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Friday, April 26, 2013
Do different kinds of alcohol get you different kinds of drunk?
First off: alcohol is alcohol – which is to say that the alcohol in wine is the same as the alcohol in beer is the same as the alcohol in the unholy red-cup concoction at a dormroom game of King's Cup. That alcohol is ethyl alcohol, aka ethanol, and it'll get you drunk. The fact that liquor tends to contain higher concentrations of ethanol than wine, and wine higher concentrations than beer, means that the same volume of different alcoholic beverages will get you more/less drunk, ergo the "standard drink" rule, as defined by the National Institutes of Health:
In the United States, a "standard" drink is any drink that contains about 0.6 fluid ounces or 14 grams of "pure" alcohol. Although the drinks below are different sizes, each contains approximately the same amount of alcohol and counts as a single standard drink.
The standard drink model suggests that when it comes to behavioral effects, the only difference between a can of beer and a shot of whiskey is the mode of delivery. Ounce-for-ounce, an 80-proof shot of MaCallan's is a much more efficient ethanol-delivery system than a can of Bud Light. If you down a few shots of the former really quickly, you'll experience a rapid spike in your blood alcohol level, and, presumably, a rapid drop in your inhibition, sense of propriety, and so-forth. But any perceived difference between the drunk you feel from the liquor and the drunk you feel from beer has to do with the rate at which you consumed the ethanol, not the beverage via which you consumed it.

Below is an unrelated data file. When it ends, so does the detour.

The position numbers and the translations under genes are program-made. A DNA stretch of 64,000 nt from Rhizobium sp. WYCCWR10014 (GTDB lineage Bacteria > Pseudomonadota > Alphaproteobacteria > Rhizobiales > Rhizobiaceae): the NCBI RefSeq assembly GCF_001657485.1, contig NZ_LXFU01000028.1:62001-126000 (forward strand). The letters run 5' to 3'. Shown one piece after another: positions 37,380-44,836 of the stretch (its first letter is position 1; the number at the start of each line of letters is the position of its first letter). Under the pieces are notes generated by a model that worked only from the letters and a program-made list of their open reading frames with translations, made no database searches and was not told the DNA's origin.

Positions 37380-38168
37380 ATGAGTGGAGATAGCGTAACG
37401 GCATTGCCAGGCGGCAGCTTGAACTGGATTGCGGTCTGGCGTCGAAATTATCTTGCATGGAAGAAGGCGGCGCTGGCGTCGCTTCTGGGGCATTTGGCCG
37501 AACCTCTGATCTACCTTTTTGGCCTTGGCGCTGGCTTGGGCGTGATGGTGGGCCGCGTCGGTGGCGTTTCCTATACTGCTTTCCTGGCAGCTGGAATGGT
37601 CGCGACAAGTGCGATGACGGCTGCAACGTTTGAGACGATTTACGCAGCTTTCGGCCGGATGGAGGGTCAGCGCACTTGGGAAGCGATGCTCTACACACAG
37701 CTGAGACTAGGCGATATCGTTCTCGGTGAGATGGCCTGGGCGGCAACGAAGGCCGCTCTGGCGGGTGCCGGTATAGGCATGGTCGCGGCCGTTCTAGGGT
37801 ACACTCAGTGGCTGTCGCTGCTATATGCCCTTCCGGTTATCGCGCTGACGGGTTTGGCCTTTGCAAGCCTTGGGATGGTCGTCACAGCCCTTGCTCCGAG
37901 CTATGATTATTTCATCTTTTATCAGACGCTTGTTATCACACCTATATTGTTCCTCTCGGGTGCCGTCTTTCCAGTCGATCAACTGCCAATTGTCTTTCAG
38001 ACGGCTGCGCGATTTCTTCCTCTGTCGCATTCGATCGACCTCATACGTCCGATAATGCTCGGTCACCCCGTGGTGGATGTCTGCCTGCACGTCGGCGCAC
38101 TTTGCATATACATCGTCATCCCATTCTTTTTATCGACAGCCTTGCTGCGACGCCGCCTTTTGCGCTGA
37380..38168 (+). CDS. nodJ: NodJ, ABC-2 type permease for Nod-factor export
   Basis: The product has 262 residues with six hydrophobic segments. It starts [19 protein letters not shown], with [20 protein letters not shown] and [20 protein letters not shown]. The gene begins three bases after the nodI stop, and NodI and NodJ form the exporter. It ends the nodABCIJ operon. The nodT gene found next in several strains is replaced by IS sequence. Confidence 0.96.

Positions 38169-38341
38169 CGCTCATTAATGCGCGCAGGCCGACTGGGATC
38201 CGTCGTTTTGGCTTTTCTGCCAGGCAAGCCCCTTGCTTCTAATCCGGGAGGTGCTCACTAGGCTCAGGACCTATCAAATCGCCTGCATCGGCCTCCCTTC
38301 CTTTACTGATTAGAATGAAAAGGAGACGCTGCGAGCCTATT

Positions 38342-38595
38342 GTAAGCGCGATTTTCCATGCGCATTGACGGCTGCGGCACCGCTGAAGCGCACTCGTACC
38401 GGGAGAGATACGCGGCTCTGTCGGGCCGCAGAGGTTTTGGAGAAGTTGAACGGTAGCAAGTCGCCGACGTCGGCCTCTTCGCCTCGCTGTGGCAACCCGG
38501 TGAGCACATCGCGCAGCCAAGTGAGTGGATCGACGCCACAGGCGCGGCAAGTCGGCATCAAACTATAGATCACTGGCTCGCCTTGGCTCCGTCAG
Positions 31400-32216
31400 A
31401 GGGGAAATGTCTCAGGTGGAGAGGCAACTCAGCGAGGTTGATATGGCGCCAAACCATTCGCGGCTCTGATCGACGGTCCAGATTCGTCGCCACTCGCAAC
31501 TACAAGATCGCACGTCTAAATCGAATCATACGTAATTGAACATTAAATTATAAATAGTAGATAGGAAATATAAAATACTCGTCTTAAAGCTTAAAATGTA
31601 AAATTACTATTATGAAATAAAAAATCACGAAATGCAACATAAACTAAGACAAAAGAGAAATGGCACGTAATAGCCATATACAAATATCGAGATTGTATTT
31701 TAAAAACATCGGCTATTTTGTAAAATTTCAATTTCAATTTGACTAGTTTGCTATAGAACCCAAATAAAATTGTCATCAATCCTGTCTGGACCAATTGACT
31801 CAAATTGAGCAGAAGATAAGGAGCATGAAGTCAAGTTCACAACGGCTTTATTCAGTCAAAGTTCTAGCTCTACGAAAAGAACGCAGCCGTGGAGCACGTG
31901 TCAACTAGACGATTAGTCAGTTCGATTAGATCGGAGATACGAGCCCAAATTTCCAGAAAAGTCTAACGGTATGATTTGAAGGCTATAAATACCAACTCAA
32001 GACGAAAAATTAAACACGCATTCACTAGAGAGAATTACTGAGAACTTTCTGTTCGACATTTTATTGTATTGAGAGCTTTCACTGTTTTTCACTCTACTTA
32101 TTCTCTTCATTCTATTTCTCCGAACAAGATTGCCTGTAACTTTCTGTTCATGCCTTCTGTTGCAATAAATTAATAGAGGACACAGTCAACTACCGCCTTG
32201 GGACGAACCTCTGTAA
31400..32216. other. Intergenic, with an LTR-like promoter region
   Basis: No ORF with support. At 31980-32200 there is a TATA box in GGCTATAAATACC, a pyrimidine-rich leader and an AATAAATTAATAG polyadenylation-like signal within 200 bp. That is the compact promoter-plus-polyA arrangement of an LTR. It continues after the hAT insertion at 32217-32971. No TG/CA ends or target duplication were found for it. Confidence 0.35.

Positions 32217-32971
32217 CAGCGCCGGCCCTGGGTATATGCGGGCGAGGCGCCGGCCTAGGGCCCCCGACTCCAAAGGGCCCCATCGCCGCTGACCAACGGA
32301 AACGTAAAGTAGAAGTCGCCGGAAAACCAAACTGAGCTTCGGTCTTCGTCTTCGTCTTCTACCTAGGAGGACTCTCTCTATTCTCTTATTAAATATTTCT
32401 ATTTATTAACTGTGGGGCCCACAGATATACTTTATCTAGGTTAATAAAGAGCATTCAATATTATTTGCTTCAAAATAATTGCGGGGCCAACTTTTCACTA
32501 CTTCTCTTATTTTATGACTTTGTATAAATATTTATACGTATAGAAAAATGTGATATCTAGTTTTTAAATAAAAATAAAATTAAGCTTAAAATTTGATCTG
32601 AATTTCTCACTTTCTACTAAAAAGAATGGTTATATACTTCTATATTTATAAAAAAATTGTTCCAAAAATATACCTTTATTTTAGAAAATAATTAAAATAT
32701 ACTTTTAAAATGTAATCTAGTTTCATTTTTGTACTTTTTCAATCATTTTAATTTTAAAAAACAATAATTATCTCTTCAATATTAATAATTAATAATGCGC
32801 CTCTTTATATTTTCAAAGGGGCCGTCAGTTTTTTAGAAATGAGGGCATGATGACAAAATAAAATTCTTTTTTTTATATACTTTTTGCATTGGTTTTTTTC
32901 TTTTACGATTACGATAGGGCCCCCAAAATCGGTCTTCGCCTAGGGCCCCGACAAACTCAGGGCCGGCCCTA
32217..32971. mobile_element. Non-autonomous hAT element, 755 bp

But what about hard alcohols that are comparable in ethanol concentration, and therefore equally efficient at getting you drunk? According to the Alcohol Is Alcohol argument, 80-proof tequila should have the same effect on you as 80-proof vodka, rum, gin or whiskey. Yet we all know someone who insists that tequila makes them wild, that whiskey makes them angry, or that gin makes them sad. Why is that?